Kimberley Childcare Te Atatu - 05/11/2015

1 Evaluation of Kimberley Childcare Te Atatu

How well placed is Kimberley Childcare Te Atatu to promote positive learning outcomes for children?

Not well placed

Requires further development

Well placed

Very well placed

ERO's findings that support this overall judgement are summarised below.

Background

Kimberley Childcare Centre is located in Te Atatu South, Auckland. It is one of two Christian-based services managed by the Kimberley Trust. The centre provides all-day care and education for up to 90 children from diverse cultures, including up to 20 under two years old. Approximately twenty percent of the children are from Māori and Pacific backgrounds. The centre also serves a large number of Chinese and Indian families.

A regional manager has responsibility for the overview of the two Kimberley Trust centres. Kimberley Childcare Te Atatu is managed by a recently appointed centre manager. Since the 2012 ERO review the centre has expanded into an adjacent building, which is used for the older children. In the centre there are four age-related rooms to cater for children from babies through to preschool. There has been a significant number of newly appointed staff as a result of the growth of the roll and staff resignations.

The centre philosophy describes children as unique, creative, capable and competent. It notes the intention to encourage children’s curiosity, exploration and problem-solving through inquiry. It values respect and partnership with parents/whānau. The centre has a strong commitment to bicultural practice.

The 2012 ERO report outlined notable strengths of the centre. It also recommended that the quality of teaching practice be improved and that programmes be developed to extend children’s learning. Over the last three years the staff have reviewed the centre’s philosophy and developed better ways of assessing and planning for children’s learning. Ongoing professional development has had a positive impact through improved teaching. The centre manager is working strategically to build a highly reflective teaching team across the centre.

The Review Findings

Children at Kimberley Childcare Te Atatu are well supported to learn and are well cared for. Teachers of the younger children take a primary caregiver role to ensure that each child’s needs are met and that there is good communication between the centre and the child’s parents/whānau.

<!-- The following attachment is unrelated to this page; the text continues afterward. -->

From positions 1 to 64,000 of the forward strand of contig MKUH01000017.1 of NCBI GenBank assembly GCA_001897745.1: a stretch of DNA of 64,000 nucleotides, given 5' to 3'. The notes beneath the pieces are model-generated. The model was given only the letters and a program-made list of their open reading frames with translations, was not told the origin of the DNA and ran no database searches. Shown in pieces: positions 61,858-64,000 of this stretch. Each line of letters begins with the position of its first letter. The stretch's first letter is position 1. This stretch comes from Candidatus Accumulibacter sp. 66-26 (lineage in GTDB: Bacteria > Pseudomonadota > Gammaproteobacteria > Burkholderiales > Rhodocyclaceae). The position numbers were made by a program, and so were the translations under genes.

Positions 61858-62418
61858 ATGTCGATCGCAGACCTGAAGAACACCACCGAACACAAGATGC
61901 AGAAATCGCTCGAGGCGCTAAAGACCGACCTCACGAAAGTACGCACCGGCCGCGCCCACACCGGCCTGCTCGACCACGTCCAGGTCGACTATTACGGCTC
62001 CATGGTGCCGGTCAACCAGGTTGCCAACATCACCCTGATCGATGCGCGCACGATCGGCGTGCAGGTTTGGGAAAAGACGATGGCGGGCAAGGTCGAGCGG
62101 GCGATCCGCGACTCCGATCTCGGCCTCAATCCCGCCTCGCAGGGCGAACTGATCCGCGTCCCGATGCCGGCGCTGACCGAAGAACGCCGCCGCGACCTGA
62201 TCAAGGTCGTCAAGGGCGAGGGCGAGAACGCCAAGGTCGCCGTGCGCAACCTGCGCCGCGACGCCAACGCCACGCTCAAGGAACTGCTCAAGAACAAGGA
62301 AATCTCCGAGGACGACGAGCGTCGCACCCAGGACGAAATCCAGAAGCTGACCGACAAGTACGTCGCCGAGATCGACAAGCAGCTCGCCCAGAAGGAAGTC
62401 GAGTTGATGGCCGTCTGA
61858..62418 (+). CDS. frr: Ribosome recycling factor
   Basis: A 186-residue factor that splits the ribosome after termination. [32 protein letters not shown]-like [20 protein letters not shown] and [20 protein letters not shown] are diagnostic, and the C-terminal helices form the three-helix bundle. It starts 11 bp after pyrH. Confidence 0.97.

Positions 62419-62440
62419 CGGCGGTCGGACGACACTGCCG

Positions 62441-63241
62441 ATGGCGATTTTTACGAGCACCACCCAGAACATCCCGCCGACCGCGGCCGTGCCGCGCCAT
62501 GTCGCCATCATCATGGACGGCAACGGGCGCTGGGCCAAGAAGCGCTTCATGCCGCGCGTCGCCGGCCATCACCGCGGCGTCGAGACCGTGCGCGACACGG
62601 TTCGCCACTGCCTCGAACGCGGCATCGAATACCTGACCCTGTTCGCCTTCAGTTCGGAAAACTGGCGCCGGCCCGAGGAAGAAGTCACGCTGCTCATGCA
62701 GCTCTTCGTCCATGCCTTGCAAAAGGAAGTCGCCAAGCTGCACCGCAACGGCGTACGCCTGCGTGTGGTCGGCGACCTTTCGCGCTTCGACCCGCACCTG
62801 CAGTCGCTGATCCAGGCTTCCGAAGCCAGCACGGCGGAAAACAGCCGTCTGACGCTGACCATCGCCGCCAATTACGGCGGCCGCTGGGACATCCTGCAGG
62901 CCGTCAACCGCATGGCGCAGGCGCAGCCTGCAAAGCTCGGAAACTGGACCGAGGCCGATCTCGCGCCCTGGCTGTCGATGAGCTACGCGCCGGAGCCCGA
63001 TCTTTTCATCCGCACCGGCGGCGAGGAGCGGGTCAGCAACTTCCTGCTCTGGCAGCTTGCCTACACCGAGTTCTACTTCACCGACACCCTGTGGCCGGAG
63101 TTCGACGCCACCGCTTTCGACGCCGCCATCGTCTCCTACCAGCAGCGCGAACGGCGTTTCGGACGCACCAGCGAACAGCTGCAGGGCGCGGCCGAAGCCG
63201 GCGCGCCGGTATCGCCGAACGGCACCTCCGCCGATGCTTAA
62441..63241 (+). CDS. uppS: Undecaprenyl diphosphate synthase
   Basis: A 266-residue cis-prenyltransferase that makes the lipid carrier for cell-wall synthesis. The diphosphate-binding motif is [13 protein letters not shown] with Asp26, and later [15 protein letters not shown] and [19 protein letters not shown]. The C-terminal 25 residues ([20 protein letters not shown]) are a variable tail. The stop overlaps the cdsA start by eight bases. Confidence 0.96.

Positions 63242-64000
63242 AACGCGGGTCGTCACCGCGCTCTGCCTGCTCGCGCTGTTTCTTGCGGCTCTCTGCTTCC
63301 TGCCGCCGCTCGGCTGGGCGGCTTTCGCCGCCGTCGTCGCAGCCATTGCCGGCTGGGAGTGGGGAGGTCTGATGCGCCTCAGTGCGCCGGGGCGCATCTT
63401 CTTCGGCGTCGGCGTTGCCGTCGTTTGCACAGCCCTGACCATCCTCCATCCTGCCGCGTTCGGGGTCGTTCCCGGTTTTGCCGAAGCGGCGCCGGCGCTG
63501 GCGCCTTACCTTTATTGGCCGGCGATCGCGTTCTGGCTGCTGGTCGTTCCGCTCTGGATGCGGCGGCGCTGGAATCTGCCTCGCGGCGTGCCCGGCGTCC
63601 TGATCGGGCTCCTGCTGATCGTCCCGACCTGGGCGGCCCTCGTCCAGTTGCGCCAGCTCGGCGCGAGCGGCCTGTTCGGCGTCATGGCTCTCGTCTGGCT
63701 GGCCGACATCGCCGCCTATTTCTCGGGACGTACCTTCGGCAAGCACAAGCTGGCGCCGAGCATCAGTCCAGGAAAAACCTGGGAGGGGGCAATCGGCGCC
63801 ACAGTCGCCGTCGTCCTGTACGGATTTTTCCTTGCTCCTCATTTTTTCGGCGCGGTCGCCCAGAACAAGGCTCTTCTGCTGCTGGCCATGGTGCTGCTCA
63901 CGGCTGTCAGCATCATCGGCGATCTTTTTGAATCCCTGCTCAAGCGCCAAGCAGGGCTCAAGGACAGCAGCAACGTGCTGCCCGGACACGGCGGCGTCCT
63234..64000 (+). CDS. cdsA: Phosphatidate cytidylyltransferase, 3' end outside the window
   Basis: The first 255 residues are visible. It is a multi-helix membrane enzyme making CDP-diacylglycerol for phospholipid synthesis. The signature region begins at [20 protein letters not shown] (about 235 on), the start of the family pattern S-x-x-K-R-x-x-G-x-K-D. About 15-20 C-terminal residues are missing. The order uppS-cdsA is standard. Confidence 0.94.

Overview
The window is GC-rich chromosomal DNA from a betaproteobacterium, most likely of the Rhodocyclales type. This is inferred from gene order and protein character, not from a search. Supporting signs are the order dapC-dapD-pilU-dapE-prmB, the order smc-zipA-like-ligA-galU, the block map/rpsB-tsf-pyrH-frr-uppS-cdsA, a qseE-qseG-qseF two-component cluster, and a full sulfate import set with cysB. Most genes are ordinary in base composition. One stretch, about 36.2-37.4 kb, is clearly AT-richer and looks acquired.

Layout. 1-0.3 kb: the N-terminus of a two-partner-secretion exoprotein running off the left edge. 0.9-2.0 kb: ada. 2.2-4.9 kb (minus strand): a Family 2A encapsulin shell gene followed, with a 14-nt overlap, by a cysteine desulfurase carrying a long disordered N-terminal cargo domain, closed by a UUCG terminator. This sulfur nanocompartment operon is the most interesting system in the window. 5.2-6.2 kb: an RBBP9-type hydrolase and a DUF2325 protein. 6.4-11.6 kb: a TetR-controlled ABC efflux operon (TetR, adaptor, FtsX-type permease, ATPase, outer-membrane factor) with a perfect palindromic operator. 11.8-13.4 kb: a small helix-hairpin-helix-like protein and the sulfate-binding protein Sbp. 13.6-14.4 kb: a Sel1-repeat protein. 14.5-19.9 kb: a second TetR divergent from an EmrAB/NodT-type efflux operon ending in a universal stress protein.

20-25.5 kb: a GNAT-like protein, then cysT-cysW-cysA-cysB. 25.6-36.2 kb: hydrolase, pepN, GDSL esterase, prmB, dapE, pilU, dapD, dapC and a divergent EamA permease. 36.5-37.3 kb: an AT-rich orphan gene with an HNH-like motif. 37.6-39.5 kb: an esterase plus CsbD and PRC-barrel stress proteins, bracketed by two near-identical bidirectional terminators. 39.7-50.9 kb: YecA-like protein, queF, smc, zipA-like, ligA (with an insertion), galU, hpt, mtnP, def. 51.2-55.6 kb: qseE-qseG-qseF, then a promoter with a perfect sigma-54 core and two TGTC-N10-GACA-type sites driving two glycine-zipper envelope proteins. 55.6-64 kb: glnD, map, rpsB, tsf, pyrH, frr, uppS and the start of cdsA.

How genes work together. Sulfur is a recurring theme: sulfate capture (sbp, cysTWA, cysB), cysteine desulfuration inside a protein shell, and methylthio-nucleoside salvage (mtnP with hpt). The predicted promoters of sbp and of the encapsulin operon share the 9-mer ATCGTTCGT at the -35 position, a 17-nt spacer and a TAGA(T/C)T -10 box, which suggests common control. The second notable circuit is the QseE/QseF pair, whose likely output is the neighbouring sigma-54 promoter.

Children are encouraged to be independent and to explore their environment confidently. Teachers help them to be leaders and to develop independence. Children are settled, confident, and selfmanaging. The programme supports them to be creative. It promotes early literacy learning, mathematics and helps to build children’s skills and knowledge in science.

Teachers show children respect. They know the children well. They often have high quality conversations with children, asking thoughtful questions to support their learning. The teachers of young children respond well to non-verbal cues and provide many opportunities for infants and toddlers to develop their oral language skills.

The indoor environment is well organised, giving children access to resources that support their learning through play. Displays encourage and support children’s interests. Centre leaders should now review the outdoor area for the older children to ensure that it provides sufficient interest and challenge.

Teachers’ assessment and planning wall displays help parents to know about their child’s time at the centre and the learning that is taking place. Recently introduced electronic portfolios support this communication and encourage parents to contribute to teachers’ knowledge of their children and to the programme. Staff could now look at how the information in the electronic portfolios can be made accessible to the children.

Older children benefit from the recently introduced inquiry approach to programme planning. Teachers help children plan an inquiry based on their interests and curiosity. Teachers also help them access the information and resources to answer their questions. The staff are looking at how a similar approach can support the learning of younger children.

Self review is being used successfully to promote ongoing improvement in learning opportunities for children. Reviews of the centre’s philosophy and bicultural practice are helping to strengthen teacher practice. The staff appraisal process encourages teachers to reflect on their teaching and its impact on children’s learning.

The regional manager has identified the need to develop and distribute leadership within the centre. She is also working towards developing a highly reflective professional culture among the staff. ERO suggests that the centre strategic planning be strengthened by writing clearer goals and action plans to achieve these goals. It could be beneficial for all staff to be involved in this process.

Key Next Steps

ERO and the centre manager agree that key next steps for the centre are to:

  • strengthen strategic planning to guide ongoing improvement
  • strengthen the documenting of management systems to ensure that good processes are sustained
  • continue to use performance management systems to ensure that good teaching practices are evident across the centre